Permission Requested: Geneva Brown, Ain't I a Victim? The Intersectionality of Race, Class, and Gender in Domestic Violence and the Courtroom, 19 Cardozo Journal of Law & Gender 147 (Fall 2012)(219 Footnotes)
African American women who seek protection from law enforcement and the courts encounter a legal system that has fixed notions of African Americans as more susceptible and amenable to violence. Race and gender stereotyping affect how successfully African American women can avail themselves of the full panoply of services and protections offered to victims of intimate-partner violence. If African American women engage in self-defense in battering relationships, they are viewed as culpable for the abuse at the hands of their intimate partners. If African American women seek the protection of law enforcement, the encounters with police officers can be caustic. If African American women seek orders of protection, the narrative must contain the battered woman paradigm, which does not reflect their experiences. The legal system disregards African American women as victims of intimate-partner violence. Class, intermingled with race and gender, exacerbates these negative consequences.
Kimberle Crenshaw identified the unique, and often ignored, political and social assumptions to which African American women are subjected because they are neither white women nor African American men. White feminist legal theory assumes that women are white and uses African American women only as a source for anecdotal information. Crenshaw uses “intersectionality” to specify the subject positions inhabited by African American women. Crenshaw explicates that, at the nexus of race and gender,
[t]he experiences Black women face are not subsumed within the traditional boundaries of race or gender discrimination as these boundaries are currently understood, and that the intersection of racism and sexism factors into Black women's lives in ways that cannot be captured wholly by looking at the race or gender dimensions of those experiences separately.
Poor African American women do not, in general, benefit from legal intervention in seeking protection from intimate-partner violence. Violent partners are removed from the home, but law enforcement interactions with the African American community can lead to violence and or incarceration. African American women who are victims of intimate-partner violence are stigmatized by community members for bringing their partners into the criminal justice system. The same stigma can attach to African American women who seek orders of protection. Orders of protection remove the abuser from the home and give the victims a perceived zone of safety in their everyday lives. However, the cessation of violence comes at a high economic price. Courts wonder why abused women stay in violent relationships because they fail to understand that economic abuse is a component of intimate-partner violence. Race and poverty compound the complexities of intimate-partner violence.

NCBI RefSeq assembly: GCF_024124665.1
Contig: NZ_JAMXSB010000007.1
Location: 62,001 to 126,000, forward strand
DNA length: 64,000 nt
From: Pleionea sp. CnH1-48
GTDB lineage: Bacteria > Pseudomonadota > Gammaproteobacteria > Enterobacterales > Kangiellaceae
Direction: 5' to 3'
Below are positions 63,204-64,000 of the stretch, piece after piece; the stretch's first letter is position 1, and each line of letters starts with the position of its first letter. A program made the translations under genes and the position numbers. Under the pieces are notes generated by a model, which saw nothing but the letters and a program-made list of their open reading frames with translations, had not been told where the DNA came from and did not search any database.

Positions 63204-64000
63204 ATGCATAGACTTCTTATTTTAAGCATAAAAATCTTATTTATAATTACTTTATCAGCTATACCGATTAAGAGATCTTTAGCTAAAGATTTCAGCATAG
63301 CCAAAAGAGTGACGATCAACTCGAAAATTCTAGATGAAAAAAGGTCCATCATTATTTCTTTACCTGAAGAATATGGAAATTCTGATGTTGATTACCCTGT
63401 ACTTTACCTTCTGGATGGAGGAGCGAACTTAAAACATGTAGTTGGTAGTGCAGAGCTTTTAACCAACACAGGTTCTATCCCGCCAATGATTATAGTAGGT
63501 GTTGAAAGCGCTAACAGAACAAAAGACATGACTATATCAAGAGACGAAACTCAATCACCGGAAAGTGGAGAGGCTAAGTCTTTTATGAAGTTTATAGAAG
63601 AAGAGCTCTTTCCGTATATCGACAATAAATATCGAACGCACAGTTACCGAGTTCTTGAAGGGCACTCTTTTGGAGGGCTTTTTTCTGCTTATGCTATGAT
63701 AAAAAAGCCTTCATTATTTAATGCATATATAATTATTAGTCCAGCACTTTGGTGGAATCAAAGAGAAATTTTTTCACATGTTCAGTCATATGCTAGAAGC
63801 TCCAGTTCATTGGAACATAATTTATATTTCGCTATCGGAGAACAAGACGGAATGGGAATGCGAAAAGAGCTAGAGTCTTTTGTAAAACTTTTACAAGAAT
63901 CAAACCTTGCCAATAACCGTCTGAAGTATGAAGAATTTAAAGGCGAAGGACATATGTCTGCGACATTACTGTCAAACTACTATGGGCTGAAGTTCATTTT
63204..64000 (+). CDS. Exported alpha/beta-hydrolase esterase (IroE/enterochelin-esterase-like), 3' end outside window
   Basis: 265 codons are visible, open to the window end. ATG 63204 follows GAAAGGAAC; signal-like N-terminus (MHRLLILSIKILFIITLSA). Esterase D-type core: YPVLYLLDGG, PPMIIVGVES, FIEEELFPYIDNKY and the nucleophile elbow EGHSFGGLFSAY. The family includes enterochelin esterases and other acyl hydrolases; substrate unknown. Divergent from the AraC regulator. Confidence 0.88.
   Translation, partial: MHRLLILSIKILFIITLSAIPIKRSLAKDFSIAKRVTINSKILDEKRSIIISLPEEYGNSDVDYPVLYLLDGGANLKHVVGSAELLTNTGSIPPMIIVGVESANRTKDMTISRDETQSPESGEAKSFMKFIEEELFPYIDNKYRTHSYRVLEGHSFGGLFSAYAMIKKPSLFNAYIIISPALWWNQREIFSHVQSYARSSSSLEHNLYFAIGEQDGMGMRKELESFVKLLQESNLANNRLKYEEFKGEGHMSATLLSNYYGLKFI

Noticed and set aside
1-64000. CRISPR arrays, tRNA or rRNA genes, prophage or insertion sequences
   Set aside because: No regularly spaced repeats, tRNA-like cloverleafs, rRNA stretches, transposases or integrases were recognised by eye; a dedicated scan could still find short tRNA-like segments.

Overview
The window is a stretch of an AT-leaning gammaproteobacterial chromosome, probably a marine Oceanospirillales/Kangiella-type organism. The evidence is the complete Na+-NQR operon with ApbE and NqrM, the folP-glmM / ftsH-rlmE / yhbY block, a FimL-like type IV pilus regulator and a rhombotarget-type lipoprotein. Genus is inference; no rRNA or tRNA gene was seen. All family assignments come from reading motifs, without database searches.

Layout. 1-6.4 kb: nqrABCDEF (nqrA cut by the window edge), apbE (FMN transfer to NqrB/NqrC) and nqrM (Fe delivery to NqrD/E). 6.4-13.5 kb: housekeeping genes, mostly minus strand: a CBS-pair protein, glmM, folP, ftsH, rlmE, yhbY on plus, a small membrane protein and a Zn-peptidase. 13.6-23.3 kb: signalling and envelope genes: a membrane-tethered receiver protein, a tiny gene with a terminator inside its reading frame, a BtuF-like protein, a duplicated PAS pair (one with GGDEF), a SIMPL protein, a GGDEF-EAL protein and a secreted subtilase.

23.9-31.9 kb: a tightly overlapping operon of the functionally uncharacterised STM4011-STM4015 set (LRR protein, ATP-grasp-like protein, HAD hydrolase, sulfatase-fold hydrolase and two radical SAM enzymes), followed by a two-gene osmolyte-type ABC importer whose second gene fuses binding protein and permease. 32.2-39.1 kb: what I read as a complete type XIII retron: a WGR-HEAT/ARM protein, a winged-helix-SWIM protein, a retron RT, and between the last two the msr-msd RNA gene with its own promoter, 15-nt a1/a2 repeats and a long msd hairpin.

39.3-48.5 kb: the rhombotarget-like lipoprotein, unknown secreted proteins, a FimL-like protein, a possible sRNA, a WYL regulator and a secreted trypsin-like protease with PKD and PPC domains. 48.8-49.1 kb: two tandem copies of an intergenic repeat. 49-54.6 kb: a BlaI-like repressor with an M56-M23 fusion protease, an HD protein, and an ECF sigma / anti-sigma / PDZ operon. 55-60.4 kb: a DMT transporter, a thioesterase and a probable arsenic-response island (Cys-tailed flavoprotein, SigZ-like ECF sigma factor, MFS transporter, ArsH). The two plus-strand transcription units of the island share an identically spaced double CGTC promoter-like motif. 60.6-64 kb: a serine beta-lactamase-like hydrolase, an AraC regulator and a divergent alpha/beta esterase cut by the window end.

This Article reviews the treatment of one client of the Domestic Violence (DV) Clinic that I direct who sought an order of protection. The family court treated my client with disdain, and it took several hearings before the court would fully enforce an order of protection. The court expressed doubt as to her legitimate fear and abuse, and treated her more harshly than other women I have represented. My client was a poor, African American woman, and the court did not let her forget her status. She would ask me, “What does it take to get justice?”I did not have an answer then, but this Article is the response.
This Article will explain why my client, as a poor, African American woman, could not receive access to justice by petitioning the court for safety. The intersectionality of race, class, and gender at times dictates outcomes and can have lethal consequences for a vulnerable population. In Part I, I explain the impact of poverty and victimization on courts that purport to be fair and impartial. In Part II, I review the hearing that denied my client the safety she sought through an order of protection. Part III reviews the effects of race and inequality in the lives of African American women. In Part IV, I present race, class, and gender as extralegal factors that affect access to justice. Finally, in Part V, I analyze cases such as Castle Rock that illustrate a negative due process paradigm, resulting in restricted remedies for poor women who seek protection.